Steve Kirsch

My Life History On One Page

An edited version of this article appeared in MIT Spectrum magazine in 1997 so it is somewhat out of date on the Infoseek stats (in Nov 1998 we had over 600 people and over 35M pageviews a day).

Steve Kirsch's first job was repairing pinball machines. "They always break," says Kirsch, who at 15 was earning $30 an hour. "I had a contract with the local pinball place near my high school; I was much cheaper than the union mechanics."

Today the 40-year-old entrepreneur of Sunnyvale, CA, is chairman of Infoseek, one of the most widely-used search engines on the Internet. It now has 160 employees and is visited by 1.5 million people a day.

"When I left MIT, I wanted to change the world" says Kirsch, who earned a Masters degree in Electrical Engineering and Computer Science in 1980.

Just before leaving MIT, he invented the optical mouse. "It was clear to me that in 1980, the world didn't need a better mousetrap. What the world needed was a better mouse. So I built one."

Heeding the advice of friends who advised him to license his idea and get some business experience, Kirsch began his career as a software engineer at ROLM Corporation in Santa Clara, CA. Six months later, he licensed his mouse patent to a company which failed to market it. Frustrated, he quit his job at ROLM and in 1982 with 2 friends, began Mouse Systems, sinking in $40,000 of his own savings. "I figured that if I failed, I could always get another job." The optical mouse was chosen for the Sun Microsystems workstation, and continues to be marketed successfully, though Kirsch sold the company to a foreign firm in 1990.

Four years after starting Mouse Systems, he got an idea for desktop publishing software, founding Frame Technology, which produced FrameMaker. Frame was acquired by Adobe Systems in 1995 for $500M. In 1993, Kirsch began Infoseek on the idea that information on the Internet should not only be available to everyone, but should be easy to access and virtually free. Starting another company meant more of the same routine: long hours, little sleep, and virtually no life outside work.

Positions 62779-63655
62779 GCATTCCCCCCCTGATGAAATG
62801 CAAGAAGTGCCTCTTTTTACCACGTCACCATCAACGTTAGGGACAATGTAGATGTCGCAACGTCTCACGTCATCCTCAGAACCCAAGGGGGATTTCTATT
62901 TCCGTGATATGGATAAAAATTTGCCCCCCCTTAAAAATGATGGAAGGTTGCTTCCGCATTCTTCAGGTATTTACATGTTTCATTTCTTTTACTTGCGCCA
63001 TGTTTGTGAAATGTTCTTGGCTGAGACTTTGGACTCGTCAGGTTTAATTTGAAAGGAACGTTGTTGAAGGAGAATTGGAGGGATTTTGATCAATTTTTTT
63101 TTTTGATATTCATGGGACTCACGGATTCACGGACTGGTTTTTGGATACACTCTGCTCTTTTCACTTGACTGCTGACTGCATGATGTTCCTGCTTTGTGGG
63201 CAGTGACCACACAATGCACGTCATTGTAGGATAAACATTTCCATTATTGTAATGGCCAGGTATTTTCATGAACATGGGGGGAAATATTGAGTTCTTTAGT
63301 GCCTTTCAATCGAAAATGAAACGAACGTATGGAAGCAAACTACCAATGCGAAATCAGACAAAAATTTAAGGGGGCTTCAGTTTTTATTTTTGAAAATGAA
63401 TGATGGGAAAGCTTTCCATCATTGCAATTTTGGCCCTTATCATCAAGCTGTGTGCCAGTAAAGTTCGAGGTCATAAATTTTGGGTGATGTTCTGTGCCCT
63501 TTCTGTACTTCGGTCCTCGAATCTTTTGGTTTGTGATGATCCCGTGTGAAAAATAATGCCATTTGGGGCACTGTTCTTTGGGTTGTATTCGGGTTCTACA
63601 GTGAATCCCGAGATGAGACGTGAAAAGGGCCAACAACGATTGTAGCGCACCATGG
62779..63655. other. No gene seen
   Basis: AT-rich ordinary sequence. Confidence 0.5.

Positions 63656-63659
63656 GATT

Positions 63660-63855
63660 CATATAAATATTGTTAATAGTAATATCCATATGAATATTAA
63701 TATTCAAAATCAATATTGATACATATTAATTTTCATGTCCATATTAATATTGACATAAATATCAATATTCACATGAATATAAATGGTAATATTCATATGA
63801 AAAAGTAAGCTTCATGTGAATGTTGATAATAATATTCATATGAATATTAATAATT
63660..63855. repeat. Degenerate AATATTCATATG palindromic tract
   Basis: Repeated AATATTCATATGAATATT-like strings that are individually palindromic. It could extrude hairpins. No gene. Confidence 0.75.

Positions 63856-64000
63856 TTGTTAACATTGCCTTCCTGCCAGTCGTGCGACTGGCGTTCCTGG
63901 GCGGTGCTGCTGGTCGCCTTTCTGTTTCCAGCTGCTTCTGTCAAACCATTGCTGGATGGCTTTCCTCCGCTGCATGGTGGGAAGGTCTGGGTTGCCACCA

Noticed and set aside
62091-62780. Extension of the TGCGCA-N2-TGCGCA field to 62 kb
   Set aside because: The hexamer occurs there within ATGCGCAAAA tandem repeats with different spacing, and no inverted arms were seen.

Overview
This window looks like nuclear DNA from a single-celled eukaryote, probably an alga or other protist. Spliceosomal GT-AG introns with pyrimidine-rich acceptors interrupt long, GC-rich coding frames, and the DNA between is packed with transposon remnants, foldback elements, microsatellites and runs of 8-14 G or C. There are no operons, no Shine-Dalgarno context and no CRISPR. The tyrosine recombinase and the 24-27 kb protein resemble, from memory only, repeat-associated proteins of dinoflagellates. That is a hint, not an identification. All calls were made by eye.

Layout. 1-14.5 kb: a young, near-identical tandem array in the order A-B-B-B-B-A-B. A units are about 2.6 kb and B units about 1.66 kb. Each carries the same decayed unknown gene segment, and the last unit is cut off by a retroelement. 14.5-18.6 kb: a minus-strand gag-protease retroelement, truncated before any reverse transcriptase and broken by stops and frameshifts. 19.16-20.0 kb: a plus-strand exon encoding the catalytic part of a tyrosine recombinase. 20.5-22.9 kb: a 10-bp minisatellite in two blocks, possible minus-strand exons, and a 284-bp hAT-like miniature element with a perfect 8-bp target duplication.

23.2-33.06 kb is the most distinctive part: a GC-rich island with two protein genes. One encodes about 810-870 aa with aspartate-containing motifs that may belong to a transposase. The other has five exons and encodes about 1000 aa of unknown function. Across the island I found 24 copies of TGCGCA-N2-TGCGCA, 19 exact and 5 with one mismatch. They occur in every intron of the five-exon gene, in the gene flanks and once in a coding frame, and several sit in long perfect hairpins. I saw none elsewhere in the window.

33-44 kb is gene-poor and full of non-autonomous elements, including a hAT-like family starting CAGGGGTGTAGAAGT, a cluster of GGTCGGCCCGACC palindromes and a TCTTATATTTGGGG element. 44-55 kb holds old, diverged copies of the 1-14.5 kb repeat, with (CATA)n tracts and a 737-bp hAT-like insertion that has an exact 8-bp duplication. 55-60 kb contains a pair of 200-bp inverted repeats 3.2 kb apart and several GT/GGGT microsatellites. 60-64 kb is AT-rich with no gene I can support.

"Only mediocre people start companies; the really smart ones know better, " he reflects. "It's really hard - a new company is such a fragile thing. It takes a lot of hours and dedication to be successful. I guess you could compare it to raising a child, which is how I explained the long hours to my wife...not that it did any good."

To succeed, he advises: "You need to be passionate, to believe in yourself and to persevere. When you run up against road blocks, you have to find solutions in spite of all the obstacles."

His strength is dreaming up creative ideas, but the toughest part, no question, he says, has been developing necessary people skills. "I came out of MIT with more technical skills than I ever would need in a lifetime, but my people skills weren't improved at all. I improved because I had great people at work who helped me develop my interpersonal skills."

Kirsch deeply values his work. "I could be doing anything right now, which is why I am doing this. I love it. Helping people find information to enrich their lives is motivating and very rewarding. I mean, I could be playing golf now." He laughs. "But golf is too frustrating."

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